Posted by: Matthew | February 6, 2010

ASP.NET MVC 2 R2 Released

So release candidate 2 (RC2) has been released. Most importantly from my point of view it fixes the breaking issue I had with RC1. From the release notes:

The GetValue method of the FormCollection class now allows empty string values.

Good on the MVC team for getting a quick turnaround on this and other bugs – it was only a month ago (Jan 4) that the RC1 was released.

Download: ASP.NET MVC R2

Posted by: Matthew | February 5, 2010

Acer easyStore Server

Most small businesses have more than one computer, but don’t have a particularly great backup regime – mainly because the server is just a normal desktop machine running Windows Small Business Server (if you’re lucky). But what if the hard drive fails on server? Can I recover my data (and how long will it take)?

I faced this problem and was looking to use a HP MediaSmart Home Server, but unfortunately they are not sold in New Zealand. The good news is that the Acer Aspire easyStore AH340-UA230N is available in NZ and I can only rave about it now we have one!

It has four hot-swappable hard drive bays, a bundled 1TB hard drive (with Windows Home Server pre-installed), 2GB of RAM, one external Serial ATA port, four USB ports, and Gigabit Ethernet. Basically, you’re not going to outgrow it anytime soon!

Note: Most online retailer advertisements seem to all say that it comes with 1Gb of RAM, but I think this is some sort of transcription error as it definitely has 2Gb!

So what’s so good about it? Apart from the price (< $1,000 NZD), you get a very able server. It can be setup to automatically wake-up your computers and do a full system backup every night (and then put them to sleep again of course). If a machine dies or you need to do a full system restore, you get a recovery disk that you can use to get back and running using the backups held on the server. With more disk drives added (USB or in the hot-swap drives) you can setup simple mirroring of the data to protect against a hard-drive failure on the server – if one drive fails, the other drive(s) will still have a copy.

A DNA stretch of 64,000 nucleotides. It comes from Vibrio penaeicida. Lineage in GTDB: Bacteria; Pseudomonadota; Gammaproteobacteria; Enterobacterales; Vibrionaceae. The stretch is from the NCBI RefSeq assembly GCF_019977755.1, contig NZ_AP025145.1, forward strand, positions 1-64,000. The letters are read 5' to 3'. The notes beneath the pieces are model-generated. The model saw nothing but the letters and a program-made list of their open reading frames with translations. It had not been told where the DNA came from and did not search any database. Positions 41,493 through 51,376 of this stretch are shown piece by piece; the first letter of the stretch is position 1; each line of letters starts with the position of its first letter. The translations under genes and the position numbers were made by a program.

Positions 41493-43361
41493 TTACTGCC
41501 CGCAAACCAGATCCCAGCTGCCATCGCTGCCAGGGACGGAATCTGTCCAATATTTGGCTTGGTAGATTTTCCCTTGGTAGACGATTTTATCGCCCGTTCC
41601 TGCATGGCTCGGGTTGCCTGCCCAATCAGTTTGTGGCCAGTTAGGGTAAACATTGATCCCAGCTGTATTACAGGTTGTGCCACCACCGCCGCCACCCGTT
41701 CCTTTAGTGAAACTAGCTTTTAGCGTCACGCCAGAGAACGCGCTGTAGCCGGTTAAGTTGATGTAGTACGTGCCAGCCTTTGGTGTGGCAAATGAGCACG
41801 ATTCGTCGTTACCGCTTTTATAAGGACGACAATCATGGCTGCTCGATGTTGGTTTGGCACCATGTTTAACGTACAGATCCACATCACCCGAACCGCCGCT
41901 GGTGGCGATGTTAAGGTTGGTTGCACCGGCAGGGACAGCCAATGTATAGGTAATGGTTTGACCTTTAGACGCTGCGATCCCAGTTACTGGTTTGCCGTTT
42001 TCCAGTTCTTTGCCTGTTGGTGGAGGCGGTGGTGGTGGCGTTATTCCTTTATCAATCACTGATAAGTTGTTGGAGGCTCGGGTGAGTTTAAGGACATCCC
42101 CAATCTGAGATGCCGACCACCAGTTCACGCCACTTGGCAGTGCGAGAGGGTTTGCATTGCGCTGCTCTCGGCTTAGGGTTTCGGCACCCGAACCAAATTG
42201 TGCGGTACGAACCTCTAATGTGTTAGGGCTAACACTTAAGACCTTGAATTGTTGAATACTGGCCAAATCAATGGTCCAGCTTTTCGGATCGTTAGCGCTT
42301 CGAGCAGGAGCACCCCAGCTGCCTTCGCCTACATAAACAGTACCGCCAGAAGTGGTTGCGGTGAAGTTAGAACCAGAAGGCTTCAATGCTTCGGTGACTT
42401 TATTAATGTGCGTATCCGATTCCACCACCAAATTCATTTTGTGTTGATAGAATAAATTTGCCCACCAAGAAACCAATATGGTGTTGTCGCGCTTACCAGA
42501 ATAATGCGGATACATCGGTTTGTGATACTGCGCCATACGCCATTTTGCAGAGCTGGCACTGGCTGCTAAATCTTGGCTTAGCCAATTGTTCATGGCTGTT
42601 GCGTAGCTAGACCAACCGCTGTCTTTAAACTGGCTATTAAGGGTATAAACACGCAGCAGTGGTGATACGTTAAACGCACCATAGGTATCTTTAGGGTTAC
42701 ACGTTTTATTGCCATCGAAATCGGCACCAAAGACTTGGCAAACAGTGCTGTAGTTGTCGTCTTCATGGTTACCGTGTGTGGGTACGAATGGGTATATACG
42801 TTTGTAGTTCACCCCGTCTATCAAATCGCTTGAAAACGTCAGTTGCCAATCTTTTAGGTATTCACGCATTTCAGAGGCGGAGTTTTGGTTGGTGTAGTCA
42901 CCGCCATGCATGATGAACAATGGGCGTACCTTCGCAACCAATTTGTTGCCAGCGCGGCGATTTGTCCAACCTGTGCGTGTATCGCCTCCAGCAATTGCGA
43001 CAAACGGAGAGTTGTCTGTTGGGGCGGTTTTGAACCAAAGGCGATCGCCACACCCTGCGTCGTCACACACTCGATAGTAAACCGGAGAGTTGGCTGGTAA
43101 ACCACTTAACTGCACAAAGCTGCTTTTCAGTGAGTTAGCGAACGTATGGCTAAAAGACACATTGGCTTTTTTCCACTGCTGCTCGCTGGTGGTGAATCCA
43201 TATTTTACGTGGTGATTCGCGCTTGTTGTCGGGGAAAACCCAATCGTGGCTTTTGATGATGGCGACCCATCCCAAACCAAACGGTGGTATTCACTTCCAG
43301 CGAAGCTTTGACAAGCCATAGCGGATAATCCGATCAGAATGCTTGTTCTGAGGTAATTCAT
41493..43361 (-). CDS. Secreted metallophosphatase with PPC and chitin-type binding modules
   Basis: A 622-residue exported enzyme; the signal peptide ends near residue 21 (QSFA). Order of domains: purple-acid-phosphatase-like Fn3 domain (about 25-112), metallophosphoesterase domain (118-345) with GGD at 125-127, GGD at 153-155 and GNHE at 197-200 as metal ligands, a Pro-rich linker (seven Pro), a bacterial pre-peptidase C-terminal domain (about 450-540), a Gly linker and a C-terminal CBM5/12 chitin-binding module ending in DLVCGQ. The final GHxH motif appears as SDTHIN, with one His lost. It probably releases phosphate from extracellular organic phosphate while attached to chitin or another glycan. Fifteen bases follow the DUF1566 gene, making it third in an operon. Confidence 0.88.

They are some of the features of the Windows Home Server software, but what I like about the Acer is that it is very quiet and quick! It’s only light-weight hardware really (similar technology to a Netbook), but so far at least, it has run everything thrown at it without clocking up more than 40% on the CPU.

If you’re interested (and in NZ) Global PC, Ascent and other online retailers have stock.

Posted by: Matthew | January 25, 2010

Warning: ASP.NET MVC RC FormCollection bug

UPDATE: This post refers to ASP.NET MVC 2 R1. The R2 release on 4th Feb 2010 fixed the issue.

I started to update an ASP.NET MVC 1.0 application to the new MVC 2.0 RC but will now put off that migration for now – I’ll wait for the RTM which should fix this.

The problem is to do with the FormCollection object throwing an ArgumentException (“Value cannot be null or empty”) when calling TryUpdateModel from within your controller:

at System.Web.Mvc.FormCollection.GetValue(String name) 
at System.Web.Mvc.DefaultModelBinder.BindModel(ControllerContext controllerContext, ModelBindingContext bindingContext) 
at System.Web.Mvc.Controller.TryUpdateModel[TModel](TModel model, String prefix, String[] includeProperties, String[] excludeProperties, IValueProvider valueProvider) 
at System.Web.Mvc.Controller.TryUpdateModel[TModel](TModel model, IValueProvider valueProvider) 

This is apparently a known issue with the RC release and should be fixed in the next release. The project I am working on is fairly sizable and with the many uses of FormCollection, a lot of runtime errors have been created!